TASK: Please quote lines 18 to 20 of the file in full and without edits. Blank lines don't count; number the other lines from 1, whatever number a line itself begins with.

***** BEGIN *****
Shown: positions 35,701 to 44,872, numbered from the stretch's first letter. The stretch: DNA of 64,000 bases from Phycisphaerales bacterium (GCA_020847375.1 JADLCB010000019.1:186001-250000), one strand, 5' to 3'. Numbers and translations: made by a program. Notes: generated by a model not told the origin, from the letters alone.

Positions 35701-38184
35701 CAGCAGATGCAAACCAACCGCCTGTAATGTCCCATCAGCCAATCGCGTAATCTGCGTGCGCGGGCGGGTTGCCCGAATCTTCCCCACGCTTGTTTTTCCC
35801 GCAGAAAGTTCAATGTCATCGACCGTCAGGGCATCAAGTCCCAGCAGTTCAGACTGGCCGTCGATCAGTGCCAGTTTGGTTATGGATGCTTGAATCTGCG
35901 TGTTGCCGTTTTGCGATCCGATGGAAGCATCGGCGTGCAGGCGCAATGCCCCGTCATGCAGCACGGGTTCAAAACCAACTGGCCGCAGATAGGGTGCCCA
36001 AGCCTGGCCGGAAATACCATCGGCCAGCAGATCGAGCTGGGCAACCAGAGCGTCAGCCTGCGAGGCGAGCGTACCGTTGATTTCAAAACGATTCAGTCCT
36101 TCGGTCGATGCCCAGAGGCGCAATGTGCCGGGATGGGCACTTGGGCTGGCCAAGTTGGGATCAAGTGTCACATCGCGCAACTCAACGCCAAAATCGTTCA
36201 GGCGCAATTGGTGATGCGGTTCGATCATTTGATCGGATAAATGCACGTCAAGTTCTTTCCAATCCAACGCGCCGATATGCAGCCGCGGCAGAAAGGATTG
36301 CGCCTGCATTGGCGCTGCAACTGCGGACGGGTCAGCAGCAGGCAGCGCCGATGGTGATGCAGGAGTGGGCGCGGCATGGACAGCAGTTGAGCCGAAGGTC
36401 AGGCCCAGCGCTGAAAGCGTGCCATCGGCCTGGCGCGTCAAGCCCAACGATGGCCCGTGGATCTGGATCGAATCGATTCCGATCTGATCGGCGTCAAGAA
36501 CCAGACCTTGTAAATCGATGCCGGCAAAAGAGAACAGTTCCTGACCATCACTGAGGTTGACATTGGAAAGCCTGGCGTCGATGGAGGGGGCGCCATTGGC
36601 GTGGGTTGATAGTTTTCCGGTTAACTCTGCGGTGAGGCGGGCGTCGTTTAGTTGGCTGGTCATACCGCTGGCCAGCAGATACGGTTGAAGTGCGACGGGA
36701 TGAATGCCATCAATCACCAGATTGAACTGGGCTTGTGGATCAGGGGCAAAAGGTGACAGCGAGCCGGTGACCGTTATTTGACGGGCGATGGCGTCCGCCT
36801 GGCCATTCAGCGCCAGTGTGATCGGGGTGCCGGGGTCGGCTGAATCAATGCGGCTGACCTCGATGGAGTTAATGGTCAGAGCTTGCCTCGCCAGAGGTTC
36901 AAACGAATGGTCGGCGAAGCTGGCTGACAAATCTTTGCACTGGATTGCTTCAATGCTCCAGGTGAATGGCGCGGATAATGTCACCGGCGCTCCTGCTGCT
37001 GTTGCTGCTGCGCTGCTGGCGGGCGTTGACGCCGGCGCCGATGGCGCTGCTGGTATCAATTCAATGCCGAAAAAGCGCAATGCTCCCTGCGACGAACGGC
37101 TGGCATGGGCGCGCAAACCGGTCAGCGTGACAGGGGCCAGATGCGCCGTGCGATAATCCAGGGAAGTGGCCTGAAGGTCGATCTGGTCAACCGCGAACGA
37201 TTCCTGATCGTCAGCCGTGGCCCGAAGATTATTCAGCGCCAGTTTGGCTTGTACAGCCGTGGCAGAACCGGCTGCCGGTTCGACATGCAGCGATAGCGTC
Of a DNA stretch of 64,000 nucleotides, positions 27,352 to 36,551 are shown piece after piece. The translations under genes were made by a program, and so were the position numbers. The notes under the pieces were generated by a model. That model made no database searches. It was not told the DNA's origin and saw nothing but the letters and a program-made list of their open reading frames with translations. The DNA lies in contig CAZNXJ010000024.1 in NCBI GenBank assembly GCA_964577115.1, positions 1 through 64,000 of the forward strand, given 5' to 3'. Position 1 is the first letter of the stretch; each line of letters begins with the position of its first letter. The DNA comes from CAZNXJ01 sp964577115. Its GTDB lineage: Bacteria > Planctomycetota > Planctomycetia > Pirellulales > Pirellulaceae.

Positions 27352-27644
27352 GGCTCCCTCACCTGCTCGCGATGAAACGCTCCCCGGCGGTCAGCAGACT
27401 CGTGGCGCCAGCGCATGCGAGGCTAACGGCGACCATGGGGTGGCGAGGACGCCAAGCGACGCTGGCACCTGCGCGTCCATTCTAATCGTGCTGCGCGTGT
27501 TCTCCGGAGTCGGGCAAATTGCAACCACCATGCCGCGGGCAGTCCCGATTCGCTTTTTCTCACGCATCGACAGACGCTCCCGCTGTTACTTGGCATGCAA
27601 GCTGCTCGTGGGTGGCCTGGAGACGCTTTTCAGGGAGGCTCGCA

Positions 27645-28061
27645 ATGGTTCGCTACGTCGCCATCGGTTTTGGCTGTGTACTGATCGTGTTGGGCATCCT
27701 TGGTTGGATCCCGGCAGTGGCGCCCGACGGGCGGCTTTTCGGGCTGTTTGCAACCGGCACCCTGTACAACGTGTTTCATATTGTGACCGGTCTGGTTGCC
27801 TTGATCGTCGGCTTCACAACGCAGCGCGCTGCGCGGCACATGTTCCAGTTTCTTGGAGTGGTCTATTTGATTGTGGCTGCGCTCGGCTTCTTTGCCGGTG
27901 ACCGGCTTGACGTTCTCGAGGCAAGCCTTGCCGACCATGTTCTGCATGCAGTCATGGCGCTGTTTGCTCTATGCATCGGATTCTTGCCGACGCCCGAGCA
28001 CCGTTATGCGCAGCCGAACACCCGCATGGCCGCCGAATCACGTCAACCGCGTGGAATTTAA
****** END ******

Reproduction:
37201 TTCCTGATCGTCAGCCGTGGCCCGAAGATTATTCAGCGCCAGTTTGGCTTGTACAGCCGTGGCAGAACCGGCTGCCGGTTCGACATGCAGCGATAGCGTC
Of a DNA stretch of 64,000 nucleotides, positions 27,352 to 36,551 are shown piece after piece. The translations under genes were made by a program, and so were the position numbers. The notes under the pieces were generated by a model. That model made no database searches. It was not told the DNA's origin and saw nothing but the letters and a program-made list of their open reading frames with translations. The DNA lies in contig CAZNXJ010000024.1 in NCBI GenBank assembly GCA_964577115.1, positions 1 through 64,000 of the forward strand, given 5' to 3'. Position 1 is the first letter of the stretch; each line of letters begins with the position of its first letter. The DNA comes from CAZNXJ01 sp964577115. Its GTDB lineage: Bacteria > Planctomycetota > Planctomycetia > Pirellulales > Pirellulaceae.

Positions 27352-27644